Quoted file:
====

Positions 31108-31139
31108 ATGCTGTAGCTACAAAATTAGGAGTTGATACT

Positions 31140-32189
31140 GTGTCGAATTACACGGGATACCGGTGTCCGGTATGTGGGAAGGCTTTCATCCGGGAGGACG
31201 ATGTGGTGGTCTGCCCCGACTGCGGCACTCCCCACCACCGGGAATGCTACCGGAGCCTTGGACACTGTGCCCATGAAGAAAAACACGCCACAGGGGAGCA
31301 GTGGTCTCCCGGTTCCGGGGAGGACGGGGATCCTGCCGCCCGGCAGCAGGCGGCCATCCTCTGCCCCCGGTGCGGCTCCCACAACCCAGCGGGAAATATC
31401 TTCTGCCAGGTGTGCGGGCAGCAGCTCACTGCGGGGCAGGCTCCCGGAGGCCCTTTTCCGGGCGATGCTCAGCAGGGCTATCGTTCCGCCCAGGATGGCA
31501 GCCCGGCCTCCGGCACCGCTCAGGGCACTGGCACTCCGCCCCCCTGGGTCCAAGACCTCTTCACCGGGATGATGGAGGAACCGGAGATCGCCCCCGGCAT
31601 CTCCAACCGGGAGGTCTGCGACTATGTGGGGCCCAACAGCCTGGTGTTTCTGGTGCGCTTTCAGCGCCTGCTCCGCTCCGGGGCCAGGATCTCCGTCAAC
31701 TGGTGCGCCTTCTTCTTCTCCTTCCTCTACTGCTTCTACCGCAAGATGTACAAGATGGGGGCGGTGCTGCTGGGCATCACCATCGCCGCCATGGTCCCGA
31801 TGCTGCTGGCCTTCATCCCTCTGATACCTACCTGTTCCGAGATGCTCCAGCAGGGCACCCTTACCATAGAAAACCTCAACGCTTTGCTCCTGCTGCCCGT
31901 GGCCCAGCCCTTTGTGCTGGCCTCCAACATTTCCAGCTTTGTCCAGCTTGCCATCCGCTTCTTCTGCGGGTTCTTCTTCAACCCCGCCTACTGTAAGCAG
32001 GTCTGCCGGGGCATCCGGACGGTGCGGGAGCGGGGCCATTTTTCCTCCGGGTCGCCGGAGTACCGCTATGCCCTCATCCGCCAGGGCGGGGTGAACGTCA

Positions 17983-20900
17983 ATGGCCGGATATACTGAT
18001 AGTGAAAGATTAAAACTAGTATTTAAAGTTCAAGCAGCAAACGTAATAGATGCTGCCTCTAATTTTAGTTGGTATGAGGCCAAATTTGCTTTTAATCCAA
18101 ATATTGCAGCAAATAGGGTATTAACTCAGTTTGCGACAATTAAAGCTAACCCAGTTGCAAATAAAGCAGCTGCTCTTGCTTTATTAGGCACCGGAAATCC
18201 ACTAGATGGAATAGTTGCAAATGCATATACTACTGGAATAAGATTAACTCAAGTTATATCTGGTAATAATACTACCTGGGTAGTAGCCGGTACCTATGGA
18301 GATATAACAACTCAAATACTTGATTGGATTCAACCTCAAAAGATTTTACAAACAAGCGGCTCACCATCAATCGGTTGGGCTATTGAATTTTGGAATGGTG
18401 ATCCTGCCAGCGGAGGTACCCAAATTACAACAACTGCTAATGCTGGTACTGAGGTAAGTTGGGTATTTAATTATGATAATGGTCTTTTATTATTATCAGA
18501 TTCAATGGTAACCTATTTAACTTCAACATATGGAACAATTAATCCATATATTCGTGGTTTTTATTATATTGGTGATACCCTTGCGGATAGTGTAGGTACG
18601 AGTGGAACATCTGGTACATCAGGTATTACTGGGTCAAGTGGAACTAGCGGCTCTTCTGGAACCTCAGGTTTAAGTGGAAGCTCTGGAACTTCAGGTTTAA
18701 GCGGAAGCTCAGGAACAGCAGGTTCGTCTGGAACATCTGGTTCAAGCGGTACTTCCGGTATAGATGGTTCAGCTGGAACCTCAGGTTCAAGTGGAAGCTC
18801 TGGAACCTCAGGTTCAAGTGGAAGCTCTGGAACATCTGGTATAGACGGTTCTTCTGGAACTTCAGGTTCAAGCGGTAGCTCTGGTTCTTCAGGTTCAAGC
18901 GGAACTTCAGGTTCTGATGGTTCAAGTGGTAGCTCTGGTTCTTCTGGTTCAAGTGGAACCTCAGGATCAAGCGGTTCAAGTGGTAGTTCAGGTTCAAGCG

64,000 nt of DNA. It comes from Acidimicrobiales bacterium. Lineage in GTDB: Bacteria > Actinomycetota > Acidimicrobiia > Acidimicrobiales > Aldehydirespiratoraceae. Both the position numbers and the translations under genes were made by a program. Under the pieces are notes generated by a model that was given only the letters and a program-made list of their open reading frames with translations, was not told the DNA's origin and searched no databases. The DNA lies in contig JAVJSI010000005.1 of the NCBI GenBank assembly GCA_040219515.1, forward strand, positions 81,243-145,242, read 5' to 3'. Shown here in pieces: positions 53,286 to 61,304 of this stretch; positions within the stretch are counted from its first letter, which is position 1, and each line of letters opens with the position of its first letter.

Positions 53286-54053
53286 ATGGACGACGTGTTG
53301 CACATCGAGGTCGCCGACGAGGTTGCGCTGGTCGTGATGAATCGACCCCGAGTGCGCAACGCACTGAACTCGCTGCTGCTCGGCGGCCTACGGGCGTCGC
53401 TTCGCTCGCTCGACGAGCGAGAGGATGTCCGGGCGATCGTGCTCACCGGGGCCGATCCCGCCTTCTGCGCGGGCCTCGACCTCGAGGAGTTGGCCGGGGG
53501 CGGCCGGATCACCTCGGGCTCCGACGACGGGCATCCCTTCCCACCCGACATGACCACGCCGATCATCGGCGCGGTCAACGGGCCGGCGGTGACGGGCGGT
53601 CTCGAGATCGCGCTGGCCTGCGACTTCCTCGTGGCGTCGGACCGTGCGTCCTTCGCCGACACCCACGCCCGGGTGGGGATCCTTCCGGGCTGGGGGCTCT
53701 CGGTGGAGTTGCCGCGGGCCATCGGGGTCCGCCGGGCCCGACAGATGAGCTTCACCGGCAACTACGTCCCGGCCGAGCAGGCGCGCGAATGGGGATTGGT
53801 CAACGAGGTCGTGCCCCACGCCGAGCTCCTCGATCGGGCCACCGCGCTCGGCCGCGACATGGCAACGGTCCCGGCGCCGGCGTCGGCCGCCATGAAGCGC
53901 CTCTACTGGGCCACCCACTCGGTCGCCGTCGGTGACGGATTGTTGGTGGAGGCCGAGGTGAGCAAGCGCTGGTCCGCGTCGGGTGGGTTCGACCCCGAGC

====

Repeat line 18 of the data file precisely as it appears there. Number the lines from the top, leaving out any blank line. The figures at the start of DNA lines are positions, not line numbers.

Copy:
18201 ACTAGATGGAATAGTTGCAAATGCATATACTACTGGAATAAGATTAACTCAAGTTATATCTGGTAATAATACTACCTGGGTAGTAGCCGGTACCTATGGA